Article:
S. Perikleous, W.A. Mackaness, O. Chaudhry

Institute of Geography, The University of Edinburgh


The extent of forested parcels of land is captured at fine detail typically from mapping at 1:1 250 or 1:10 000 scale (large scale). There are various situations in which a more synoptic view of a whole region is required, in which a more general view of the extent of forest is required. With the current emphasis on capture once use many times, research is focusing on developing map generalisation methodologies that enable the more general view to be automatically derived from the large scale view. In particular this research is concerned with the automatic derivation of forest patches for representation at 1:250 000 (or an equivalent level of detail).

The methodology of the generalization algorithm is loosely based on an idea from Muller and Wang but with significant differences.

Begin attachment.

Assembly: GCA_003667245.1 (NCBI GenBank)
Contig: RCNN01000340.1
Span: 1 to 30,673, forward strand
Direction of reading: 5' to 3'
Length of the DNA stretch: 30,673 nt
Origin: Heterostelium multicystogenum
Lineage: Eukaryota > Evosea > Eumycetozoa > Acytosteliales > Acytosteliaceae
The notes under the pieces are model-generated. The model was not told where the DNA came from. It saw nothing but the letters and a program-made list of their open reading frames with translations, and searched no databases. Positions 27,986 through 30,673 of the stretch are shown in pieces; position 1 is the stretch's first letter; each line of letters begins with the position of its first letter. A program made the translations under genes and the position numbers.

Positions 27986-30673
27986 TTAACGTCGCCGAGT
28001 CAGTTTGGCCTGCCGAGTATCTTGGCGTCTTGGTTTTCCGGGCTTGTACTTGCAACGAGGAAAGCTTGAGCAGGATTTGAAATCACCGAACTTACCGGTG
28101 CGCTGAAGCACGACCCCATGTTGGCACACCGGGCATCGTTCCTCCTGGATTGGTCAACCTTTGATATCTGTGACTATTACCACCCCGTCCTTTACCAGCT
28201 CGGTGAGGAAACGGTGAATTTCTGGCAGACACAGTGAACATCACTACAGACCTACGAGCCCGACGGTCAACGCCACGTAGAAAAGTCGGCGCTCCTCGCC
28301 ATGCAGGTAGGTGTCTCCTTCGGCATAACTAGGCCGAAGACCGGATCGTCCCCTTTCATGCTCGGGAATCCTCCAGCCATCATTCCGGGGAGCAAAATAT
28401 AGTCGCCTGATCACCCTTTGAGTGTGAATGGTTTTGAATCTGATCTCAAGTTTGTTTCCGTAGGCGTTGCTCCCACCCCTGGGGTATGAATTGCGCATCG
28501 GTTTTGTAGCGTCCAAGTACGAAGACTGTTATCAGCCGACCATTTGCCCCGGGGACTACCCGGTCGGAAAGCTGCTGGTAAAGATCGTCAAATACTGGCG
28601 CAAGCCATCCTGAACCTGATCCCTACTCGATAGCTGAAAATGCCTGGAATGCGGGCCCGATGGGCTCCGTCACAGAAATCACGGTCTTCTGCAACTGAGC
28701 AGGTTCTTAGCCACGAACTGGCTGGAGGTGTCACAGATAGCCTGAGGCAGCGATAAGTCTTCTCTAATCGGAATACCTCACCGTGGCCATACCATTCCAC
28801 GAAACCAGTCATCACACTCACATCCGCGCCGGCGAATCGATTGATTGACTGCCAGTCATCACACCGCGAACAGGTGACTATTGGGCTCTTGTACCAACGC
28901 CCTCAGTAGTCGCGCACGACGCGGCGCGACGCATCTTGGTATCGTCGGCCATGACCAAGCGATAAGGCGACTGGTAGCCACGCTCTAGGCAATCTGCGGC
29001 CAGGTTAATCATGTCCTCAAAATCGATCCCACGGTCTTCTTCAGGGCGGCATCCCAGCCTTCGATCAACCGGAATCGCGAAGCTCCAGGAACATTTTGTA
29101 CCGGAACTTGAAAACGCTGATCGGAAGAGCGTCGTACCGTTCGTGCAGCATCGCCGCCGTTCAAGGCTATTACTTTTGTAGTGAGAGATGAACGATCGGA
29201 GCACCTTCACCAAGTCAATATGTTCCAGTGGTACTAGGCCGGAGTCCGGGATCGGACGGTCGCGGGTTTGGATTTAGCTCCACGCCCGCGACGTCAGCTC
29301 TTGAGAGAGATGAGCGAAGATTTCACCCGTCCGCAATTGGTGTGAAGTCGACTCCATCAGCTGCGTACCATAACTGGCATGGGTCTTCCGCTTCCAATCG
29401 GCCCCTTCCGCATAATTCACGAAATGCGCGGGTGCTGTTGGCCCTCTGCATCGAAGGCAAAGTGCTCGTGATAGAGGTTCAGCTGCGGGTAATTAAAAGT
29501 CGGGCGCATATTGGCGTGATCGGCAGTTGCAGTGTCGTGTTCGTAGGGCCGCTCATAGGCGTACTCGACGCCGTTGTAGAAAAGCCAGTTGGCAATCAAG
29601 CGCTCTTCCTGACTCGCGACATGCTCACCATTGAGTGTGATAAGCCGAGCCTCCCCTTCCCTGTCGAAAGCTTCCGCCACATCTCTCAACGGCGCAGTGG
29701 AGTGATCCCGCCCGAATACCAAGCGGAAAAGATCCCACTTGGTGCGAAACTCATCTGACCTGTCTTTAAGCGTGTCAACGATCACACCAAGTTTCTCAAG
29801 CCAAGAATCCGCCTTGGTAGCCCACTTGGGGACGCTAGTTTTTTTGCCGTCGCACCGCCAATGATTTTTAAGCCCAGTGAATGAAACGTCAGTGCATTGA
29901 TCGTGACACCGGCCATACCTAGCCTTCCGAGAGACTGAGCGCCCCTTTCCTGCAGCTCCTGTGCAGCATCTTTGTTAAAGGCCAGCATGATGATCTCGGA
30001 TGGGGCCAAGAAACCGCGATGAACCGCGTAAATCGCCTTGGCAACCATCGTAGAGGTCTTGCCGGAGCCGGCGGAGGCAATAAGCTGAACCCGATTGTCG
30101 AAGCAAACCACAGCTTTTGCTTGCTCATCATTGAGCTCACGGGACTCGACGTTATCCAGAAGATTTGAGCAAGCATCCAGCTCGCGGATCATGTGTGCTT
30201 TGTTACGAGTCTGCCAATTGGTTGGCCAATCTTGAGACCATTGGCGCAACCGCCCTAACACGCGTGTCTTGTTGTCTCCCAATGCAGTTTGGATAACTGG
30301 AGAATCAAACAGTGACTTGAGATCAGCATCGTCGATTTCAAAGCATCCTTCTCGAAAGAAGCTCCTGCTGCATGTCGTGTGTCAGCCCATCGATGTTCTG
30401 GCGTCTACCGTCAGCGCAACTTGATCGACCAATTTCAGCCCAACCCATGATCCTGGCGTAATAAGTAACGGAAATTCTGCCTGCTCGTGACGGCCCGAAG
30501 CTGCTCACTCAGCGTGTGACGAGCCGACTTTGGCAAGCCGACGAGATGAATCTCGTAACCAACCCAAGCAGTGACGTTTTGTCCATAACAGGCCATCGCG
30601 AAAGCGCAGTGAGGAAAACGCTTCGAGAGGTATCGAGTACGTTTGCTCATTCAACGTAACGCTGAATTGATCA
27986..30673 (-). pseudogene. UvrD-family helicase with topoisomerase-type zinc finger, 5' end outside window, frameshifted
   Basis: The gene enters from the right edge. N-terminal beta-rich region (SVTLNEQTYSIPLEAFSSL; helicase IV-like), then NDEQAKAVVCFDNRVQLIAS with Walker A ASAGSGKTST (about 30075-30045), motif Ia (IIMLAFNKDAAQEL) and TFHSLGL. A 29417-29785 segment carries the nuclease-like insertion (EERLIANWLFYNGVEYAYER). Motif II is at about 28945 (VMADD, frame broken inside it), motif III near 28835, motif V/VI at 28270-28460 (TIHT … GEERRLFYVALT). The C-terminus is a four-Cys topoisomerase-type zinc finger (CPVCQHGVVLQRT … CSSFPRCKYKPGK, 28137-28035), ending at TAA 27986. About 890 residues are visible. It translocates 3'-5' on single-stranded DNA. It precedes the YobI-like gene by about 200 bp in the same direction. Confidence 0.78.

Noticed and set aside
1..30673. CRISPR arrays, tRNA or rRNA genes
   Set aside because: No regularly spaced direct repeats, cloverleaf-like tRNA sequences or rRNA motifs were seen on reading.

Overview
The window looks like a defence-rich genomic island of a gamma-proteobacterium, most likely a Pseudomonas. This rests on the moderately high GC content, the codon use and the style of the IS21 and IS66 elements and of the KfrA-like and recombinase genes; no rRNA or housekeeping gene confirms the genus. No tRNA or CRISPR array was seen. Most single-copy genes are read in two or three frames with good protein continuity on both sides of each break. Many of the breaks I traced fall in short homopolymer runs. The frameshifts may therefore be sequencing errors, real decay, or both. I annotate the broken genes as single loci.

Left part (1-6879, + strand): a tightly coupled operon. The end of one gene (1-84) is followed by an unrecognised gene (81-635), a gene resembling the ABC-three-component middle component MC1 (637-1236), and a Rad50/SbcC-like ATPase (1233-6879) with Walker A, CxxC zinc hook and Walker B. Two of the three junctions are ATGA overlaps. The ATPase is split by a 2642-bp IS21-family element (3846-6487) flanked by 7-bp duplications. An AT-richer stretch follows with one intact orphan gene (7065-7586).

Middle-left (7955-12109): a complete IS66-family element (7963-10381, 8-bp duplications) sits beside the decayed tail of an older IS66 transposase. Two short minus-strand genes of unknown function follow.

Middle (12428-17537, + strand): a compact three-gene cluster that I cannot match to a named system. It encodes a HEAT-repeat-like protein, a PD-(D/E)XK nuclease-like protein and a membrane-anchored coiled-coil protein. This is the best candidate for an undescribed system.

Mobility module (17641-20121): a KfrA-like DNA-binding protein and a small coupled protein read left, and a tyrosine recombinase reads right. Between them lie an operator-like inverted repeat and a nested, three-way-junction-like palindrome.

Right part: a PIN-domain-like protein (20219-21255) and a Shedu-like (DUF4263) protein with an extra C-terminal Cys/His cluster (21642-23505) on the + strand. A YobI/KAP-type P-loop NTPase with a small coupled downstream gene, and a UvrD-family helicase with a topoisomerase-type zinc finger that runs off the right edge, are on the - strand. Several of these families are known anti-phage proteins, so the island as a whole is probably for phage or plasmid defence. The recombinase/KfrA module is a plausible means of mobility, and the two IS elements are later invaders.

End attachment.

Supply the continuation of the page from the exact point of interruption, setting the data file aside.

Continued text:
Input came from Ordnance Surveys MasterMap(1:1250/1:10,000) Forestry layer which is a vector-based topography layer. Example output compared favourably with hand drawn maps at equivalent scale. The algorithm has removed regions of forestry inconsequence and given additional emphasis and regionality to broader forested areas. The output obtained was evaluated by comparing with OS Strategi dataset (1:250,000) and results were also evaluated by a Ordnance Survey cartographers. Though favourable results were achieved the research pointed to additional work that could usefully be undertaken.

The research is part of the long term research in pursuit of systems capable of generating multi scaled maps from a single detailed database with nominal human intercession in the map compilation process. The algorithm was implemented in Java and Eclipse. Java Topology Suite (JTS) and Jump libraries were used. The algorithm is available via the Ordnance Survey map generalisation webpage.